Education

Copyright 2016 NPR. To see more, visit http://www.npr.org/.

'I Won't Feel Safe On My College Campus'

Jun 11, 2016
Copyright 2016 Youth Radio. To see more, visit Youth Radio.

It's the afternoon lull at Bongo Java East, and five students from KIPP Academy are tripping over each other behind the counter of this hip Nashville coffee joint, trying to show off what they've learned. They're grinding espresso beans. They're packing the grounds. They're steaming milk.

"Let's see how this goes," 10th-grader Ayanna Holder says as she knocks a steel pot of scalding milk on the counter to keep foam from forming. She takes a freshly pulled espresso and begins pouring the latte, aiming for a quintessential leaf design on top.

It doesn't quite go as planned.

It's one of the oldest issues in school improvement: Getting kids to show up. If students miss 10 percent of the school year — that's just two days a month --research shows they are way more likely to fall behind — even drop out.

Today, the U.S. Education Department is releasing a report on the first national data set on chronic absence — defined as missing 15 or more days of school a year. The numbers come from the 2013-2014 Civil Rights Data Collection survey — an on-the-ground look from 95,000 schools.

What does helping a 3-year-old control her temper tantrums have to do with reducing global poverty? Quite a lot, says Dana McCoy.

Jon Strelecki

If you live in the city, you probably think you have to head out to the countryside to experience wildlife.

Well on this edition of UWM Today, we are going to talk about the amazing number of species that exist in the shadow of high rises or within subdivisions.

And a UWM scientist is helping to document it all. Gary Casper, a biologist at the UWM Field Station, is conducting the first-ever comprehensive wildlife survey in Milwaukee County.

Nine-thousand feet up in the Colombian Andes, in the province of Boyacá, a little orange schoolhouse sits on a hillside dotted with flowers.

Thirty-three students, ages 4 through 11, walk as much as an hour to get here from their families' farms. The students greet reporters in English — "Welcome! Welcome!" — and Spanish, with a song and a series of performances.

In one, an 8-year-old in a green school uniform and a colorful feather mask recites a folk tale about a terrible, tobacco-smoking monster called a Mohan.

When the U.S. government released its tally of sexual violence cases on college campuses under review in 2014, Stanford wasn't on the list. But in the new list that's out this month, Stanford has the most cases, with five.

The notorious assault that's been making headlines is not among the cases under federal review.

I'm hanging out with my 4-year-old daughter in the early evening, trying to keep her entertained and pull dinner together, when my phone buzzes.

Normally I'd feel guilty for checking it immediately, and distracted even if I didn't. But this time it's not a Twitter mention or an email from my editor. It's a timely suggestion from an app called Muse.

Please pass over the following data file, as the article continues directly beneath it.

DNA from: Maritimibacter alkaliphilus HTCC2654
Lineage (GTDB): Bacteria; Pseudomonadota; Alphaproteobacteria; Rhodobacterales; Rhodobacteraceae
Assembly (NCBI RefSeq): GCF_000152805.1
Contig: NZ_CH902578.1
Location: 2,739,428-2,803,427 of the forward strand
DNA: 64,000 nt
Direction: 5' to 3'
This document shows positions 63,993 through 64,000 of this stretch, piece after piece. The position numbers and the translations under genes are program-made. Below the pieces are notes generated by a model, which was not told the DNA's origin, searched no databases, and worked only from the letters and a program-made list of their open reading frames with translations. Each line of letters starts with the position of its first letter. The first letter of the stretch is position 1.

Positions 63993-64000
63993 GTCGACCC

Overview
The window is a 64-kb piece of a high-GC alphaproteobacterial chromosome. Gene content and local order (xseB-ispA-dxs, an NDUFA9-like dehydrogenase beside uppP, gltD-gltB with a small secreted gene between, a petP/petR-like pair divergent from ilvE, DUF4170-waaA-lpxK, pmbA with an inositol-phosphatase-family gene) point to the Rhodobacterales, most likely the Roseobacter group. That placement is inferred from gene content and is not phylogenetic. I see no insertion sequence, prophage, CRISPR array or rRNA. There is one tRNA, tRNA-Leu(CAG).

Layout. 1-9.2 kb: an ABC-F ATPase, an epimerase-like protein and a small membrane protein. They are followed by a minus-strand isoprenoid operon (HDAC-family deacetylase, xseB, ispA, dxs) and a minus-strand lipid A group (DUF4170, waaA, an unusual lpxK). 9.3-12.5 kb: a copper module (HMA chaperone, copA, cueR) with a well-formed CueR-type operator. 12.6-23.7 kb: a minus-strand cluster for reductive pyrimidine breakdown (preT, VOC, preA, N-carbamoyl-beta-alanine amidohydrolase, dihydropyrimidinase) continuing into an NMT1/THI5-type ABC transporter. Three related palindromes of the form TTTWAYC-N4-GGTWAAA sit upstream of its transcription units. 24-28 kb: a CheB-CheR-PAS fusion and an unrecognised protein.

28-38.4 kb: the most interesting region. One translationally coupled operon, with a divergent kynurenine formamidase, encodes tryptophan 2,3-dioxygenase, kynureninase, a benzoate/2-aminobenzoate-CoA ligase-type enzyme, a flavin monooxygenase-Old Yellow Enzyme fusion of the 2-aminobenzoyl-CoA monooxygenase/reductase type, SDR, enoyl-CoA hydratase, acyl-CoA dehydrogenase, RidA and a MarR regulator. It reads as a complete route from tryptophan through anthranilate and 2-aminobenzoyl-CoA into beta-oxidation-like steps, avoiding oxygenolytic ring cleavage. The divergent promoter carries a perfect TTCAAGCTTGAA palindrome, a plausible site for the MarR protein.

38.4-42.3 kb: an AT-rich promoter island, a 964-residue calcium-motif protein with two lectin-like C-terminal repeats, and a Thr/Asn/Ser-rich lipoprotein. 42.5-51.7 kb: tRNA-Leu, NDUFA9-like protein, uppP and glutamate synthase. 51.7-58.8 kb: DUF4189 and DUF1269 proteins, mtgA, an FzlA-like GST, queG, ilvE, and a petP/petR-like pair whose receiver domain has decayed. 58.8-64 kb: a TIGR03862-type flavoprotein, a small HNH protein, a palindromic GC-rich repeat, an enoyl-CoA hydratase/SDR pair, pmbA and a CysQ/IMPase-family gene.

Here's what it says: "Try playing 'Simon Says' with L, using directional words like: behind, around, between. (ex. 'Simon Says stand between the chairs.')"

It's a rare and remarkable view into America's public schools and the challenges that continue some 60 years after Brown v. Board of Education:

The Civil Rights Data Collection survey.

Since 1968, the federal government has been sending it to the nation's schools to gauge educational access and enforce civil rights law.

Today, the U.S. Education Department released its 2013-2014 CRDC results, covering more than 95,000 schools and 50 million students.

At Tech Square Labs in midtown Atlanta, you'll find glass walls and high ceilings. It follows the typical design trends of today's "hip" innovation centers and co-working office spaces. It's also where 14 low-income African-American students are learning Java as part of the Code Start program.

What is language? What is beauty? Who gets to decide?

Philosophers have grappled with these questions for centuries, and they've generated a pile of long (and often tortured) books in their efforts to answer them.

Donald Trump is intensifying his attacks on the federal judge presiding over fraud lawsuits against Trump University. On Friday the presumptive Republican presidential nominee, dismissing criticism from legal experts on the right and left, pressed his case against U.S.

Monica Nezzer, 22, is a full-time student studying psychology and biology at the University of New Mexico in Albuquerque. She describes herself as "fortunate." But in addition to a full course load, she's working about 30 hours a week as a campus tour guide and recruitment specialist.

"At least once a semester, I face a time where I am like, 'I am broke. I am stressed. I am exhausted.' And I don't know how I'm going to make it through the rest of the semester," said Nezzer.

Helaine Hickson

UW-Milwaukee Chancellor Mark Mone reflects on the achievements of the academic year, which includes the newly granted R-1 research status, a $5 Million gift from the Kelben Foundation and a greater emphasis on innovation and entrepreneurship.

Pages